In Henshel v. Guilden, 300 F. Supp. 470 (S.D.N.Y. 1969), a case remarkably similar to the issue presented by the instant motion, the plaintiff, a co-executrix of an estate, sought declaratory judgment that the defendant trust, and not the estate, was liable for an income tax deficiency. While the IRS was not a party to the federal action, the IRS had claimed the income tax deficiency against the estate in the New York Surrogate's Court. Henshel, 300 F. Supp. at 471-72.

 As one ground for dismissal of the plaintiff's action, the defendant argued that, because the plaintiff seeks a declaratory judgment with respect to Federal taxes, the plaintiff's action was barred by the Declaratory Judgment Act. The District Court rejected that argument.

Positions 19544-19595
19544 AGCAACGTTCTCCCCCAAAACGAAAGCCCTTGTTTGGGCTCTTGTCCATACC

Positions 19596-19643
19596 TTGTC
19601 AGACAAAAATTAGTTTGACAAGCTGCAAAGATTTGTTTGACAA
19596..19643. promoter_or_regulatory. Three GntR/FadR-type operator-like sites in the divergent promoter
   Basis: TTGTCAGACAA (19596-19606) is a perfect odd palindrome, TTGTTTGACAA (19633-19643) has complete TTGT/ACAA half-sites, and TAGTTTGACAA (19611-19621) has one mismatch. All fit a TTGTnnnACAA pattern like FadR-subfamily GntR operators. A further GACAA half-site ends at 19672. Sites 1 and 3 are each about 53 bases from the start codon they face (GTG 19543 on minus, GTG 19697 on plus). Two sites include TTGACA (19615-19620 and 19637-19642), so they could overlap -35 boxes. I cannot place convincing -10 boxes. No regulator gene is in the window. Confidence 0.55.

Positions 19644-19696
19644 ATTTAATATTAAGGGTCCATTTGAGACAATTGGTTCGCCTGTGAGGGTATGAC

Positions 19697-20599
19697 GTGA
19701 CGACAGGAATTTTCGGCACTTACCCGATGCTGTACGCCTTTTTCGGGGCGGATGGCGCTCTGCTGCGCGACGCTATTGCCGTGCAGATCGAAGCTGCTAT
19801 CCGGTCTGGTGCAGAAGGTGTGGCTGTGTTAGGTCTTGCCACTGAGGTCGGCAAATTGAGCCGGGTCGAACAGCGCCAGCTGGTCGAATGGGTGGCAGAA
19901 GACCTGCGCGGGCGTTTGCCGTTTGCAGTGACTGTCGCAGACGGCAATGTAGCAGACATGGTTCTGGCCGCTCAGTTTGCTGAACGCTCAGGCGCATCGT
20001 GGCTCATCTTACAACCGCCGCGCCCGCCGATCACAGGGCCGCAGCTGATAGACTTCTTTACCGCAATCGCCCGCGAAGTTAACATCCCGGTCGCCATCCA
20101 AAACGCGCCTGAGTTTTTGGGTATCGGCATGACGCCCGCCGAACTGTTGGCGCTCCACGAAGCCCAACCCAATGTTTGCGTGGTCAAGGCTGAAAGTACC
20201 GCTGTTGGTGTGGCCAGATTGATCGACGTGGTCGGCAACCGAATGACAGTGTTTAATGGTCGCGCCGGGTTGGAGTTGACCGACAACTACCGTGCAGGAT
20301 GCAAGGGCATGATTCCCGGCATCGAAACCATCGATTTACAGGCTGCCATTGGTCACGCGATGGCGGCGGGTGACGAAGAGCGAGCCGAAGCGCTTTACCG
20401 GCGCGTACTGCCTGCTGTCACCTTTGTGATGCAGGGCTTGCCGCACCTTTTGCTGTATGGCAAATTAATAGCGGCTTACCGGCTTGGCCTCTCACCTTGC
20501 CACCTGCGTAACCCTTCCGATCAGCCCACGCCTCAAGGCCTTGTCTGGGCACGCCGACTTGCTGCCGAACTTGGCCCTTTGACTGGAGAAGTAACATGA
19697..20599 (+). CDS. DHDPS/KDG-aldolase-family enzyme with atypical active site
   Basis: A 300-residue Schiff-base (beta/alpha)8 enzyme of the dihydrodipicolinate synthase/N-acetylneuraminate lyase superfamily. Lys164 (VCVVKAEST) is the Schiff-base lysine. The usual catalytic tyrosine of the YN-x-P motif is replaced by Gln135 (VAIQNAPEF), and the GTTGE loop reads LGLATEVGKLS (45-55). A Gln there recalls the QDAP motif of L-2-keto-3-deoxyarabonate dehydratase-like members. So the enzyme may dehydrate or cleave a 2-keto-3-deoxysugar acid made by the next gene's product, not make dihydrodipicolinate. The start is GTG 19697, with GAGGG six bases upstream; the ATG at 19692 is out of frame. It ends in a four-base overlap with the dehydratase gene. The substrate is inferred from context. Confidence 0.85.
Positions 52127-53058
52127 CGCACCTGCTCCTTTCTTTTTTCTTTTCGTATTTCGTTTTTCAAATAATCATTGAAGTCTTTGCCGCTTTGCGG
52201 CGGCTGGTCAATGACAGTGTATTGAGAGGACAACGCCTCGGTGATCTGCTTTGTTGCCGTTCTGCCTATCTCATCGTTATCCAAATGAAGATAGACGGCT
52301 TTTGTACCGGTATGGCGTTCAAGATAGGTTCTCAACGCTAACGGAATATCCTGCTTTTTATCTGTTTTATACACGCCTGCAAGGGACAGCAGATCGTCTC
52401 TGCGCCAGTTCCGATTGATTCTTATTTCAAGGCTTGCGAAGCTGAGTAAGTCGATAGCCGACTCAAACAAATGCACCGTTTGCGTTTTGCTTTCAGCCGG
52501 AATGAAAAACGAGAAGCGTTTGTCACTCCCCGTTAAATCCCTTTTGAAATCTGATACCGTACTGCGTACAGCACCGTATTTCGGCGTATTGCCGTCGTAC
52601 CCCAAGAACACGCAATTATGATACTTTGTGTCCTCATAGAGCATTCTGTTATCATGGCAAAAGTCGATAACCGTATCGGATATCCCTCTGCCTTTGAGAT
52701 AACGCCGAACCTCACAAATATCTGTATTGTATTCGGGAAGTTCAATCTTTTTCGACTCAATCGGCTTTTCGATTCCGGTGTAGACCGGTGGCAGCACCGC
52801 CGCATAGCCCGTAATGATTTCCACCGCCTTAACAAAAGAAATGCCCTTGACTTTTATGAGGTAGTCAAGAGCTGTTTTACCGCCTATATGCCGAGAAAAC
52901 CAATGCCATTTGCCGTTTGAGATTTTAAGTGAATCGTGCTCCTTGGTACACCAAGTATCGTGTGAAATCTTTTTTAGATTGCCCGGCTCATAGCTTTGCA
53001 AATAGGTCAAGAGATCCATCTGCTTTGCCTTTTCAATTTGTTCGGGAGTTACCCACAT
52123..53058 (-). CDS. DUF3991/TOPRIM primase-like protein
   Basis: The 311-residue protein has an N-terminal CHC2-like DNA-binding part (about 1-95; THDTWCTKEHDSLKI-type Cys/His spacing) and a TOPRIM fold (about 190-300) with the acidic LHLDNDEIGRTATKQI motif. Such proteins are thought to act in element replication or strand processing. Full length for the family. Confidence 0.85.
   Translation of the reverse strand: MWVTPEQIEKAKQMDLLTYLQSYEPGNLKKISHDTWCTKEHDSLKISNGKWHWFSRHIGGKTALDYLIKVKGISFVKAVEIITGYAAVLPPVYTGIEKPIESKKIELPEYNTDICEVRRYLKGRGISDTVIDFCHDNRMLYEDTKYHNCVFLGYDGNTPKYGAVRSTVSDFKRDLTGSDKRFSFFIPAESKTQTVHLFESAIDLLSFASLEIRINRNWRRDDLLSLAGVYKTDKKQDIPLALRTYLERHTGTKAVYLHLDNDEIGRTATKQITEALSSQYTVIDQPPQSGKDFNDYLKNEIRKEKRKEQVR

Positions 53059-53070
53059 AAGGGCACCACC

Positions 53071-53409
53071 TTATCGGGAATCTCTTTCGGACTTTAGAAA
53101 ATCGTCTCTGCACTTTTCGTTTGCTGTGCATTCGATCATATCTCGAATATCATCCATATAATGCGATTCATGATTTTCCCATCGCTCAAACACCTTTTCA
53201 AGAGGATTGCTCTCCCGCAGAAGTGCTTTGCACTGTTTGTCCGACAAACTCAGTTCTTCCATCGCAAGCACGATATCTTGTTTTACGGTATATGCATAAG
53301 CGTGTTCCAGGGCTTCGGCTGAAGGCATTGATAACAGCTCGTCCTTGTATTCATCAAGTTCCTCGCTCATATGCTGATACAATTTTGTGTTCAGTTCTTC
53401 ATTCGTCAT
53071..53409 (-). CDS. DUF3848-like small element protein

The court is not being asked to declare whether any tax is due the United States, or, if so, how much, but only which of two entities is liable for the otherwise unchallenged assessments. The mere circumstance that a Federal tax assessment is a material element here does not bring this action between private parties within ...